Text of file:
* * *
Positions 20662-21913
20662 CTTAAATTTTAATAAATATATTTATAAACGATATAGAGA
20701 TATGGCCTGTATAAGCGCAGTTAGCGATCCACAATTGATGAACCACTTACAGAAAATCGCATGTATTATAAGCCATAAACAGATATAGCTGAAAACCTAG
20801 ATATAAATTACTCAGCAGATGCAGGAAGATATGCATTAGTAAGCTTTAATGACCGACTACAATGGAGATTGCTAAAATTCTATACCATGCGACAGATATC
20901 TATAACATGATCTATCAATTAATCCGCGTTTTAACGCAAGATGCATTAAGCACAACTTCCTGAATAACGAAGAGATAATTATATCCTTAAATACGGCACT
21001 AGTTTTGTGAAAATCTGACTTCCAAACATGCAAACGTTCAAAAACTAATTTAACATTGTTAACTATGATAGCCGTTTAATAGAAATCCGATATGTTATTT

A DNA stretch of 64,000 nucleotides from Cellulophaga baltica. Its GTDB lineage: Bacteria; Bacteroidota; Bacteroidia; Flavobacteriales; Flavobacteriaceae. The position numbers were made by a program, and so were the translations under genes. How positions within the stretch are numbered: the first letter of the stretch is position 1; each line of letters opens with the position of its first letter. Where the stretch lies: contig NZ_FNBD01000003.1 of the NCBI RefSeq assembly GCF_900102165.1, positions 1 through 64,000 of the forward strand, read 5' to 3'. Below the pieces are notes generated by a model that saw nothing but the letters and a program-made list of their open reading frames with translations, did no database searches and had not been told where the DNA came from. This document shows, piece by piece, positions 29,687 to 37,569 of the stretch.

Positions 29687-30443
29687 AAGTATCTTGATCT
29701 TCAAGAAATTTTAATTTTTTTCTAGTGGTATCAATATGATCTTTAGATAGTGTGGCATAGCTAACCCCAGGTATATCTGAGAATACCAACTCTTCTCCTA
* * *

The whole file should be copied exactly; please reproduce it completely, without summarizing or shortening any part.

Positions 20662-21913
20662 CTTAAATTTTAATAAATATATTTATAAACGATATAGAGA
20701 TATGGCCTGTATAAGCGCAGTTAGCGATCCACAATTGATGAACCACTTACAGAAAATCGCATGTATTATAAGCCATAAACAGATATAGCTGAAAACCTAG
20801 ATATAAATTACTCAGCAGATGCAGGAAGATATGCATTAGTAAGCTTTAATGACCGACTACAATGGAGATTGCTAAAATTCTATACCATGCGACAGATATC
20901 TATAACATGATCTATCAATTAATCCGCGTTTTAACGCAAGATGCATTAAGCACAACTTCCTGAATAACGAAGAGATAATTATATCCTTAAATACGGCACT
21001 AGTTTTGTGAAAATCTGACTTCCAAACATGCAAACGTTCAAAAACTAATTTAACATTGTTAACTATGATAGCCGTTTAATAGAAATCCGATATGTTATTT

A DNA stretch of 64,000 nucleotides from Cellulophaga baltica. Its GTDB lineage: Bacteria; Bacteroidota; Bacteroidia; Flavobacteriales; Flavobacteriaceae. The position numbers were made by a program, and so were the translations under genes. How positions within the stretch are numbered: the first letter of the stretch is position 1; each line of letters opens with the position of its first letter. Where the stretch lies: contig NZ_FNBD01000003.1 of the NCBI RefSeq assembly GCF_900102165.1, positions 1 through 64,000 of the forward strand, read 5' to 3'. Below the pieces are notes generated by a model that saw nothing but the letters and a program-made list of their open reading frames with translations, did no database searches and had not been told where the DNA came from. This document shows, piece by piece, positions 29,687 to 37,569 of the stretch.

Positions 29687-30443
29687 AAGTATCTTGATCT
29701 TCAAGAAATTTTAATTTTTTTCTAGTGGTATCAATATGATCTTTAGATAGTGTGGCATAGCTAACCCCAGGTATATCTGAGAATACCAACTCTTCTCCTA